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Greensboro Massacre Video

by Liv | Published on January 28th, 2006, 5:32 pm | Greensboro

Greensboro Massacre Video

No spin on this one. I only learned of the massacre a couple years ago. I had never seen photos or video of the incident. I didn't live in the state when it happened, and would have been 2 at the time. But, I've been very interested in it since, and stumbled upon this video. This may be something already out there on the net, but I hadn't found it yet, and being that there may be others like myself, too young to understand or remember, I thought I'd post it on here & share. I still don't understand the events of that day completely but yet I understand something very painful happened.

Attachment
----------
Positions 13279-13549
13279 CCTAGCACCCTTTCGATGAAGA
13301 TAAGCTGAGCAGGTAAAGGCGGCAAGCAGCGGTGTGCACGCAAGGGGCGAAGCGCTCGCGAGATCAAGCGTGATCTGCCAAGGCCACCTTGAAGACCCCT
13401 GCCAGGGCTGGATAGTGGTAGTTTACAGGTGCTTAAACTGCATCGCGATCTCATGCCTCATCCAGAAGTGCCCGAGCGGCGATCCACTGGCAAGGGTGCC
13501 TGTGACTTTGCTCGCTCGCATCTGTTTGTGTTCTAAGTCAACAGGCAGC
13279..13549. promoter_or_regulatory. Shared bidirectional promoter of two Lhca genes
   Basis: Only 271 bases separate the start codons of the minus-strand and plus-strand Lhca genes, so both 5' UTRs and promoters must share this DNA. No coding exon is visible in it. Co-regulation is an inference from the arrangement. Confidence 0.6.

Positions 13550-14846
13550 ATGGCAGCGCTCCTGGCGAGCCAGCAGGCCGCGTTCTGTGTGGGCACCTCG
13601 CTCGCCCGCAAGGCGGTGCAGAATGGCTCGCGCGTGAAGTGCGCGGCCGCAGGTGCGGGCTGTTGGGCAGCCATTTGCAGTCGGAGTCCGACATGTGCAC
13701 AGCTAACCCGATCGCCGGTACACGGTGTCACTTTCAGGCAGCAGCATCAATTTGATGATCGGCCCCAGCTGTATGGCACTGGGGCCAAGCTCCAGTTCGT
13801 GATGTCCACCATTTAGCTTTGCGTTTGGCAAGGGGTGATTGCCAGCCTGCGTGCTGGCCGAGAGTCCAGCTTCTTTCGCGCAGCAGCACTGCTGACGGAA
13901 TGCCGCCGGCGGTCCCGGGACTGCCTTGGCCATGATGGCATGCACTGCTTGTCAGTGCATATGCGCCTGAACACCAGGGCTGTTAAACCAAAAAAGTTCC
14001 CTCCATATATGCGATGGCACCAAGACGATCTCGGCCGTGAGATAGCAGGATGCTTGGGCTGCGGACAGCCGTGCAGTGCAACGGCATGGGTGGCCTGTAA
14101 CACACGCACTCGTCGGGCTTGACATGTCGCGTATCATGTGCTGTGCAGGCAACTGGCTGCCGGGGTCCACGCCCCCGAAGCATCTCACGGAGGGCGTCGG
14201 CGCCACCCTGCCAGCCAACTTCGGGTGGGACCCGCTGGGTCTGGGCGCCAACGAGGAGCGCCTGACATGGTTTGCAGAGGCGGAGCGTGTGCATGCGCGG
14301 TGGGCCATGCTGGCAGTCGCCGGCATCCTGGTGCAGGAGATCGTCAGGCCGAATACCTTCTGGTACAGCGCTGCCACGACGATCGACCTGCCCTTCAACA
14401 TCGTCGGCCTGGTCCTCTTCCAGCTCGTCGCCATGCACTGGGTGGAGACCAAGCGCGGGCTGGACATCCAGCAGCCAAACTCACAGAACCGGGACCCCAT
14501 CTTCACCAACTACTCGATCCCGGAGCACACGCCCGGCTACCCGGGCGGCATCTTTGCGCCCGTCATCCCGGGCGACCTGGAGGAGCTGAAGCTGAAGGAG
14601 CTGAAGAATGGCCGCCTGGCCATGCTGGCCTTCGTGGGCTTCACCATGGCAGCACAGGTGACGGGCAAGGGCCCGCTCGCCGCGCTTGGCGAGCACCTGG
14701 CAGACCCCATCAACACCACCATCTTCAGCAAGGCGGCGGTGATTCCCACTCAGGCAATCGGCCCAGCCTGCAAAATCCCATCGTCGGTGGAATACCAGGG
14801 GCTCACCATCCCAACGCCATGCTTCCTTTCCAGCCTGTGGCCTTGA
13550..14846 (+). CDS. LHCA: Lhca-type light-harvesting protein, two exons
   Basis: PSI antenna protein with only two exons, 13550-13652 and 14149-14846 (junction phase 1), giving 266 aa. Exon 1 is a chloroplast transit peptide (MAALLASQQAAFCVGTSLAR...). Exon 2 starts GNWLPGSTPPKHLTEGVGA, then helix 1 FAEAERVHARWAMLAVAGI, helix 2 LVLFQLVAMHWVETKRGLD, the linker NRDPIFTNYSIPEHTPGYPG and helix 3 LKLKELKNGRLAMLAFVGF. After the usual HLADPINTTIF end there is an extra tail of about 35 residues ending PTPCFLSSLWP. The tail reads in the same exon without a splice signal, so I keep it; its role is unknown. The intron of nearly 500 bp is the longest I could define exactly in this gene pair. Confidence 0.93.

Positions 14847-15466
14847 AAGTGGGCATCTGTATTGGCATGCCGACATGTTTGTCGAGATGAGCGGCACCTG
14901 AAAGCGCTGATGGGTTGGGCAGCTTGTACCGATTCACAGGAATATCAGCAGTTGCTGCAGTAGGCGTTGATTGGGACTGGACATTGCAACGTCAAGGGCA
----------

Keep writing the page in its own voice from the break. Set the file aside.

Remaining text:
Klansmen, Nazis, and Government Complicity

AFIB EDITOR'S INTRODUCTION: On November 3, 1979, a "United Racist Front" of
Klansmen and Nazis gunned down five members of the leftist Communist
Workers Party in cold blood, setting the stage for an explosion of
murderous attacks during the eighties. Before the decade was out, neo-Nazis
and their KKK allies were beginning to forge a new strategy, "leaderless
resistance": terrorist violence undertaken by small, autonomous cells whose
purpose is to wage racist war "by other means." In the wake of the 1995
attack on the Alfred P. Murrah federal building in Oklahoma City, the FBI
and other agencies of government repression are focusing their gun-sights
on the far-right. This too, follows a discernible pattern: when the
far-right and their minions attack "appropriate" targets - leftists, trade
unionists, people of color and queers, the state turns a blind eye; when
the state itself or corporate elites are attacked, the full weight of the
government's repressive apparatus is brought to bear against the
perpetrators. This was amply demonstrated during the sordid "Iran-Contra"
affair when several fascist and Christian Patriot outfits lent their